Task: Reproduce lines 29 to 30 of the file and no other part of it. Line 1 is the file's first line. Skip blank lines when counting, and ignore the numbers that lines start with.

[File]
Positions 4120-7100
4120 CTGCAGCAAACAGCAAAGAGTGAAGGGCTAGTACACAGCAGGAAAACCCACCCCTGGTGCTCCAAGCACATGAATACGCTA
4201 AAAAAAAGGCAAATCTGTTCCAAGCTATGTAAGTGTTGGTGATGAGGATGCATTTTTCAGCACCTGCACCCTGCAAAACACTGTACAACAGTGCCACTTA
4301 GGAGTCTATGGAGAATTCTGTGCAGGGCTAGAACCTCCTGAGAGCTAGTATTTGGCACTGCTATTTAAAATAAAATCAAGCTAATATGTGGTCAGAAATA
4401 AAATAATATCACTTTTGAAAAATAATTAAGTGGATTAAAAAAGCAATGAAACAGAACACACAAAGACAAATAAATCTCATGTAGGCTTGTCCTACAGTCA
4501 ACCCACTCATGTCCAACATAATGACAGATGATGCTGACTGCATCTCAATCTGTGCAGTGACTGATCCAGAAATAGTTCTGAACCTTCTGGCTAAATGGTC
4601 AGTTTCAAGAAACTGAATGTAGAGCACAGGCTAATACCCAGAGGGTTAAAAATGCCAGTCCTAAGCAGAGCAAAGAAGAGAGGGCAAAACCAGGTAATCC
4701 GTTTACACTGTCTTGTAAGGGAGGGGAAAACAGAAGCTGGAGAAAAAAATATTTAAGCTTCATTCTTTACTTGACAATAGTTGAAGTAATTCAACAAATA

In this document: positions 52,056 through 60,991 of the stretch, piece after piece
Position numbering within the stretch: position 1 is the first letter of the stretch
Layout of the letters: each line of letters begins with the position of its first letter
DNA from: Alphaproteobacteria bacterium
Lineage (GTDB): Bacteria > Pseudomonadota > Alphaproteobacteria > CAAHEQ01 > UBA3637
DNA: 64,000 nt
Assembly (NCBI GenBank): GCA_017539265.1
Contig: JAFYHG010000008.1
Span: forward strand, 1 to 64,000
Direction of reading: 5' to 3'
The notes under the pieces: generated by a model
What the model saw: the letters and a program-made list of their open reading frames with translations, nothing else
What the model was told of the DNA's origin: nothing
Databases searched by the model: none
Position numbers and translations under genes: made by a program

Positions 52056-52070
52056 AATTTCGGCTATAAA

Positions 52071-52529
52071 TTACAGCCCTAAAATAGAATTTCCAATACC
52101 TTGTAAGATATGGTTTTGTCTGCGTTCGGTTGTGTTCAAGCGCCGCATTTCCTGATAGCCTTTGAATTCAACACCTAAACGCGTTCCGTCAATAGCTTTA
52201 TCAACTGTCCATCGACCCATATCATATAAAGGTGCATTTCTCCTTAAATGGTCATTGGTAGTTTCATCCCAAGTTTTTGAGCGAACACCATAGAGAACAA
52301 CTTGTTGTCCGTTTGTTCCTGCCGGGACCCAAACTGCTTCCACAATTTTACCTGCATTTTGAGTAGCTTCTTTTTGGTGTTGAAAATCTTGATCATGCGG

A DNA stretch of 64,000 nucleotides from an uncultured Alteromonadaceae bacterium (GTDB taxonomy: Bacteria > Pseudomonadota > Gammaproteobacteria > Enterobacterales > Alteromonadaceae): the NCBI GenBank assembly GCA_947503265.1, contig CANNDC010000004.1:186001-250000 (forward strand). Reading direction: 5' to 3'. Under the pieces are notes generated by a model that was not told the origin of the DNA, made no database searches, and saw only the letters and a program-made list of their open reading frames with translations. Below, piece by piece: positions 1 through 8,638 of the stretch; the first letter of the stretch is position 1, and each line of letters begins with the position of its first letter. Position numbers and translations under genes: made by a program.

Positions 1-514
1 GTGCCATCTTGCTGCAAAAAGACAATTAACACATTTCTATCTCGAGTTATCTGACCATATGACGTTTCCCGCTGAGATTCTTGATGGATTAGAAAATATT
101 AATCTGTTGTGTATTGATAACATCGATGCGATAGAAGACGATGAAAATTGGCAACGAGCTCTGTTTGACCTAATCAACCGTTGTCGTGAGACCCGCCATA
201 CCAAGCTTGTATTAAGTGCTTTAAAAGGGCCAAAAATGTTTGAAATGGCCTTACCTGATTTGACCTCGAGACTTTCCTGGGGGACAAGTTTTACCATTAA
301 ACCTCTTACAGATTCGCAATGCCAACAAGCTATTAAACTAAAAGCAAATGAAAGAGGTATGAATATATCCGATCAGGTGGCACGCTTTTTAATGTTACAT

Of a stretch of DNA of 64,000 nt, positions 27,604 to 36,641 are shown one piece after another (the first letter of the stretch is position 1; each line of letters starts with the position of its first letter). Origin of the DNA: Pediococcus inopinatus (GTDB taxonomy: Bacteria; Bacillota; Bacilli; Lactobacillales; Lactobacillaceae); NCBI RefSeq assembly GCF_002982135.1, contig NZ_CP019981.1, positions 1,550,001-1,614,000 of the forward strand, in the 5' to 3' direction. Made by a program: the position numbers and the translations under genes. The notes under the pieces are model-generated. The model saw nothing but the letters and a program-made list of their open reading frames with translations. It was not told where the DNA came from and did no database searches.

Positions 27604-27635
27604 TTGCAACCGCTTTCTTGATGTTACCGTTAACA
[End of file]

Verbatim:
52201 TCAACTGTCCATCGACCCATATCATATAAAGGTGCATTTCTCCTTAAATGGTCATTGGTAGTTTCATCCCAAGTTTTTGAGCGAACACCATAGAGAACAA
52301 CTTGTTGTCCGTTTGTTCCTGCCGGGACCCAAACTGCTTCCACAATTTTACCTGCATTTTGAGTAGCTTCTTTTTGGTGTTGAAAATCTTGATCATGCGG